Dandelions, perennial herbs from temperate zones, have the capacity to spread their seeds through wind for distances as far as 1 km. Ignazio Maria Viola and Naomi Nakayama with their team endeavored to understand this passive flight mechanism. They analyzed the flight mechanism of the dandelion by characterizing the fluid dynamics of the pappus (thread-like modified calyx) to identify the key features responsible for stable flight. During flight, a stable air bubble is formed that is not attached to the body, called the Separated Vortex Ring (SVR). The authors found that the structure of the pappus stabilizes the SVR. They hypothesized that the circular disk-like geometry and the porosity of the pappus are key features in SVR formation. By deciphering the flight mechanism of the dandelion, they presented a novel type of fluid behavior around fluid-immersed bodies. (Summary by Arif Ashraf) Nature: 10.1038/s41586-018-0604-2   Nature Video: The secret physics of dandelion seeds

Photoexcited CRYPTOCHROME1 interacts with dephosphorylated BES1 to regulate brassinosteroid signaling and photomorphogenesis in Arabidopsis ($)

Plants perceive blue light through cryptochrome (CRY) photoreceptors that are responsible for photomorphogenesis, flowering, and circadian rhythms. At the same time, brassinosteroid (BR) represses photomorphogenesis. In this article, Wang et al. demonstrated CRY1-mediated inhibition of BR signaling as a potential mechanism. In dark conditions, inactivated CRY1 does not interact with dephosphorylated BES1 (BRI1-EMS SUPPRESSOR1), a transcription factor invovled in the BR signaling pathway. In the presence of light, activated CRY1 interacts with dephosphorylated BES1 through its N terminal end (CNT1) and inhibits the DNA binding capacity of BES1. In the presence of BR, BES1 is mostly in the dephosphorylated form that CRY1 does not interact with. Altogether this study suggests that CRY1-BES1 interaction inhibits the DNA binding ability of BES1 and consequently represses downstream gene expression, revealing a balance between external light and internal BR signals for plant photomorphogenesis. (Summary by Arif Ashraf) Plant Cell 10.1105/tpc.17.00994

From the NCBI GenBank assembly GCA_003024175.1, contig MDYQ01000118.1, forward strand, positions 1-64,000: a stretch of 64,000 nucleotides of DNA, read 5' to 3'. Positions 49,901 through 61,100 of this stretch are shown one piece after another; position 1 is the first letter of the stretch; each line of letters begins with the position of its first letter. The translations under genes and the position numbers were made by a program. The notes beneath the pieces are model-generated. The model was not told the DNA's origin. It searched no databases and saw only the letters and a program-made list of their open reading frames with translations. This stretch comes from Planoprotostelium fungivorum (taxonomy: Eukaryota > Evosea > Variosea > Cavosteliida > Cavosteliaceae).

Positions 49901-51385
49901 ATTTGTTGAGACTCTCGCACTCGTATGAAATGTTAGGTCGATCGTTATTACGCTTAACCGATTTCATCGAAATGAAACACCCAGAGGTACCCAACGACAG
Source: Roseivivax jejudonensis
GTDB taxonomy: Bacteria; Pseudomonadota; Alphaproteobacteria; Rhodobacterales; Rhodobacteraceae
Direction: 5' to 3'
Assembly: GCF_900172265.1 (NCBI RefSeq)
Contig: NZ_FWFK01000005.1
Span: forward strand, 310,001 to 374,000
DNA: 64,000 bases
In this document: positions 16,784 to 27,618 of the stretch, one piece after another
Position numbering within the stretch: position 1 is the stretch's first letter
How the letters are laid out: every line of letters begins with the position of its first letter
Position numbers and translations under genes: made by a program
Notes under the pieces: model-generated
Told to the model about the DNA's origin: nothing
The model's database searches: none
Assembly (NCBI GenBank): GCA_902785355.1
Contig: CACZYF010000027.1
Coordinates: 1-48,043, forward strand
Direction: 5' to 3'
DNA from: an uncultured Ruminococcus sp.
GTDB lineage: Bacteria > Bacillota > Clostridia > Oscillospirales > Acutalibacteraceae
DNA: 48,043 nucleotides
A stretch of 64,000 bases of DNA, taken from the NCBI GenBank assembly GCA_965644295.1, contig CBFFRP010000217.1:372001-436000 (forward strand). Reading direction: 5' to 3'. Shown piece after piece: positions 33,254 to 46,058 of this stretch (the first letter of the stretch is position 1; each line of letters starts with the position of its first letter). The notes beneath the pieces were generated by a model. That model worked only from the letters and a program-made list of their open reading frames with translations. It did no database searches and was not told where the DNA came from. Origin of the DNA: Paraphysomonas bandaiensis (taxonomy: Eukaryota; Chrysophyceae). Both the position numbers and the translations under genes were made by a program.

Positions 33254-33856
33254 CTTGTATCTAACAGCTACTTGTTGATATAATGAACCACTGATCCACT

Dawn and photoperiod sensing by phytochrome A ($)  

Plants perceive the change of seasons based on measuring the duration of daylight. Flowering is a major seasonal response that depends on photoperiod. In this study, Seaton et al. looked at the role of phytochrome A (phyA) in photoperiod sensing. PHYA is the direct target of PIF4 and PIF5 transcription factors. PHYA transcript abundance is observed at night in short photoperiods, such as during the winter season. At dawn, phyA is activated and induces hundreds of downstream genes including genes in the anthocyanin biosynthesis pathway. Taken together, this work characterizes phyA as a sensor of dawn and short photoperiods. (Summary by Arif Ashraf)  PNAS: 10.1073/pnas.1803398115

Manipulation and sensing of auxin metabolism, transport and signaling ($)

Auxin is involved in a diverse array of developmental processes as well as biotic and abiotic stress responses. The chemical–genetic approach is a powerful tool to decipher the auxin signaling pathway. In this review, Fukui and Hayashi have provided a comprehensive overview about the structure, molecular targets, comparative activity and application of small molecules used in the auxin biology field. (Summary by Arif Ashraf)  Plant Cell Physiol. 10.1093/pcp/pcy076